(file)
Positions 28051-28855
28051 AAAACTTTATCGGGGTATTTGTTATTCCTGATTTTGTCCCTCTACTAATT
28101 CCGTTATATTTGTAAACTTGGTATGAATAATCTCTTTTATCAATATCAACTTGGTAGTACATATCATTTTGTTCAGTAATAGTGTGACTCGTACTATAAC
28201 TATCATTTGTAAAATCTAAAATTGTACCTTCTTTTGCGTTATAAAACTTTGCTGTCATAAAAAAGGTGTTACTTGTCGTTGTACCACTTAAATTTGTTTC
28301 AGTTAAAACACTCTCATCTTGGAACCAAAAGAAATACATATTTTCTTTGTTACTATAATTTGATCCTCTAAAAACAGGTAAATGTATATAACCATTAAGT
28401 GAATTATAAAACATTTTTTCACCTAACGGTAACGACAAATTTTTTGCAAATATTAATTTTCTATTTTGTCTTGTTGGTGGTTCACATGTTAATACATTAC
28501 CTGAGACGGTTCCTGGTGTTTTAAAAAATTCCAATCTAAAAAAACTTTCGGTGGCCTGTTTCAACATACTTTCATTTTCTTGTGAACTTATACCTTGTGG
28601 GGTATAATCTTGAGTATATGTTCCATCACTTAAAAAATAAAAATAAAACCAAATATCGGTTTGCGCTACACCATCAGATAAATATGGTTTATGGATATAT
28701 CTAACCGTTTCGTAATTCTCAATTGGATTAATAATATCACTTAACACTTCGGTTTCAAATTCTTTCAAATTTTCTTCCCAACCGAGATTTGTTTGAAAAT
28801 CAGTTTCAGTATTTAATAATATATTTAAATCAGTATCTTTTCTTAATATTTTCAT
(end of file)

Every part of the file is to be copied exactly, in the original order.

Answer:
Positions 28051-28855
28051 AAAACTTTATCGGGGTATTTGTTATTCCTGATTTTGTCCCTCTACTAATT
28101 CCGTTATATTTGTAAACTTGGTATGAATAATCTCTTTTATCAATATCAACTTGGTAGTACATATCATTTTGTTCAGTAATAGTGTGACTCGTACTATAAC
28201 TATCATTTGTAAAATCTAAAATTGTACCTTCTTTTGCGTTATAAAACTTTGCTGTCATAAAAAAGGTGTTACTTGTCGTTGTACCACTTAAATTTGTTTC
28301 AGTTAAAACACTCTCATCTTGGAACCAAAAGAAATACATATTTTCTTTGTTACTATAATTTGATCCTCTAAAAACAGGTAAATGTATATAACCATTAAGT
28401 GAATTATAAAACATTTTTTCACCTAACGGTAACGACAAATTTTTTGCAAATATTAATTTTCTATTTTGTCTTGTTGGTGGTTCACATGTTAATACATTAC
28501 CTGAGACGGTTCCTGGTGTTTTAAAAAATTCCAATCTAAAAAAACTTTCGGTGGCCTGTTTCAACATACTTTCATTTTCTTGTGAACTTATACCTTGTGG
28601 GGTATAATCTTGAGTATATGTTCCATCACTTAAAAAATAAAAATAAAACCAAATATCGGTTTGCGCTACACCATCAGATAAATATGGTTTATGGATATAT
28701 CTAACCGTTTCGTAATTCTCAATTGGATTAATAATATCACTTAACACTTCGGTTTCAAATTCTTTCAAATTTTCTTCCCAACCGAGATTTGTTTGAAAAT
28801 CAGTTTCAGTATTTAATAATATATTTAAATCAGTATCTTTTCTTAATATTTTCAT